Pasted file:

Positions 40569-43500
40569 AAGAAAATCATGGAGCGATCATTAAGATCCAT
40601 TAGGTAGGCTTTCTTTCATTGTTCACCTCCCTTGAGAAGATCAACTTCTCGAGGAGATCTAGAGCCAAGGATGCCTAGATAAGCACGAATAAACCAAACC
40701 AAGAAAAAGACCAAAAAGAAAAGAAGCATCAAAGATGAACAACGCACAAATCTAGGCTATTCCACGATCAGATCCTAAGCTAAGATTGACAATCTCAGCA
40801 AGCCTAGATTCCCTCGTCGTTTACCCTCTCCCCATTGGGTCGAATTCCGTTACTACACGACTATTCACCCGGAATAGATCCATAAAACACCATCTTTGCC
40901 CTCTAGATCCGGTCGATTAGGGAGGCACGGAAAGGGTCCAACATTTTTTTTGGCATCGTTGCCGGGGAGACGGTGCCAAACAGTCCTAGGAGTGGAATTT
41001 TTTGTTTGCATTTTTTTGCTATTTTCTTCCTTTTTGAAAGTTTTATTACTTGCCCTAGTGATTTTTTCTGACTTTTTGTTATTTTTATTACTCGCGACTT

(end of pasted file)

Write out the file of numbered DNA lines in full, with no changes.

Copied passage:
Positions 40569-43500
40569 AAGAAAATCATGGAGCGATCATTAAGATCCAT
40601 TAGGTAGGCTTTCTTTCATTGTTCACCTCCCTTGAGAAGATCAACTTCTCGAGGAGATCTAGAGCCAAGGATGCCTAGATAAGCACGAATAAACCAAACC
40701 AAGAAAAAGACCAAAAAGAAAAGAAGCATCAAAGATGAACAACGCACAAATCTAGGCTATTCCACGATCAGATCCTAAGCTAAGATTGACAATCTCAGCA
40801 AGCCTAGATTCCCTCGTCGTTTACCCTCTCCCCATTGGGTCGAATTCCGTTACTACACGACTATTCACCCGGAATAGATCCATAAAACACCATCTTTGCC
40901 CTCTAGATCCGGTCGATTAGGGAGGCACGGAAAGGGTCCAACATTTTTTTTGGCATCGTTGCCGGGGAGACGGTGCCAAACAGTCCTAGGAGTGGAATTT
41001 TTTGTTTGCATTTTTTTGCTATTTTCTTCCTTTTTGAAAGTTTTATTACTTGCCCTAGTGATTTTTTCTGACTTTTTGTTATTTTTATTACTCGCGACTT